VMware NSX 6.1 for vSphere – Configuring OSPF route distribution

In my previous NSX articles we covered installing and configuring NSX, We discussed deploying/configuring Transport Zones, Logical Switches, Logical RoutersEdge Gateways, and connecting the Logical and Edge Gateways.  With all these completed we now have an environment that with the appropriate routes and transport traffic from our physical network to our logical networks that we deployed.  The missing price is the routes.  We could go and configure a bunch of static routes throughout all the NSX routers and our physical routers, but that wouldn’t be fun.  It also wouldn’t be automated.  In this post I am going to walk through configuring the NSX routers to use OSPF for route distribution.

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VMware NSX 6.1 for vSphere – Connecting logical and Edge Routers

This article builds on my previous article Deploying an Edger Gateway.  In this article we are going to connect the Edge router we deployed in my previous post to the Logical Router we deployed in the post Deploying Logical Distributed Routers.  In order to link these together we will need to deploy a Logical Switch to be used as a transit network between the Edge Gateway and the Logical Router.

Connecting the Logical and Edge Router

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VMware NSX 6.1 for vSphere – Deploying an Edge Gateway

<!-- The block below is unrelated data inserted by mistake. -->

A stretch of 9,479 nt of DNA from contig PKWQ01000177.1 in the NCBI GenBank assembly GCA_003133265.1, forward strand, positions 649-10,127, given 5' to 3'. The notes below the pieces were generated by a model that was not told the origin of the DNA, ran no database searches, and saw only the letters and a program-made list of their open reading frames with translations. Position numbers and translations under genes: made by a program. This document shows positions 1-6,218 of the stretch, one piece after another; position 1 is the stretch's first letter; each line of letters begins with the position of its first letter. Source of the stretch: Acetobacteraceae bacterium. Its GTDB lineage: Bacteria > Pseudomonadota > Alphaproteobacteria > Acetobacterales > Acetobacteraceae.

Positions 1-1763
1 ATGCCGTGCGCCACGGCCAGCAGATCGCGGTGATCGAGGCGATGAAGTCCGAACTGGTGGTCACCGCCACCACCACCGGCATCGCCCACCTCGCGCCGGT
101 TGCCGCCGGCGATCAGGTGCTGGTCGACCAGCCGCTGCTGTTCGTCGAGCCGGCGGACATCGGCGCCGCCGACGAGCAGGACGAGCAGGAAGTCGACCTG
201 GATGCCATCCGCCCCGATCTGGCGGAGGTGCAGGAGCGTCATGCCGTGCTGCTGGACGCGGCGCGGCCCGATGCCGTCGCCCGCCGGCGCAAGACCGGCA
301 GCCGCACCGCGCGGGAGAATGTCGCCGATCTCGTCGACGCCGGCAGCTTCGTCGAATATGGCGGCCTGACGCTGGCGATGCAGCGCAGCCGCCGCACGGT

So far we have deployed (2) Logical Switches and (1) Distributed Logical Router and deployed a VM on to each logical switch.  Our VM’s can communicate with each other across the Distributed Logical Router, but they can’t communicate to anything else.  What we now need to do is deploy an Edge Gateway that we will configure to communicate upstream to the physical network and downstream to the logical network.  Where we could technically just connect the Distributed Logical Router upstream to your physical network, it’s not really a best practice approach and it’s not a supported approach when integrating with vCAC.

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VMware NSX 6.1 for vSphere – Deploying Logical Switches

NSX Logical Switches can be looked at as the equivalent of a virtual VLAN.  They identify the networks that you will be connecting your virtual machines to that ride over your VXLAN Transport Zones.  Each Logical Switch is assigned a Segment ID that is similar to a VLAN ID.  The difference is the packet encapsulation.  Each of the exercises I will be writing build on top of the previous. If you are reading this and are looking for the preceding articles click here.

During this walk-through you are going to configure (2) Logical Switches that we will use in a later article where we are going to configure Logical Routing.  For this article we will only be configuring the Logical Switches.

In my previous article I walked through configuring Transport Zones.  I’m going to be using the Desktop Cluster Transport Zone that I created in that article.  I will be creating (2) Logical switches in the MoaC Lab Attached the Desktop-Transport-Zone.

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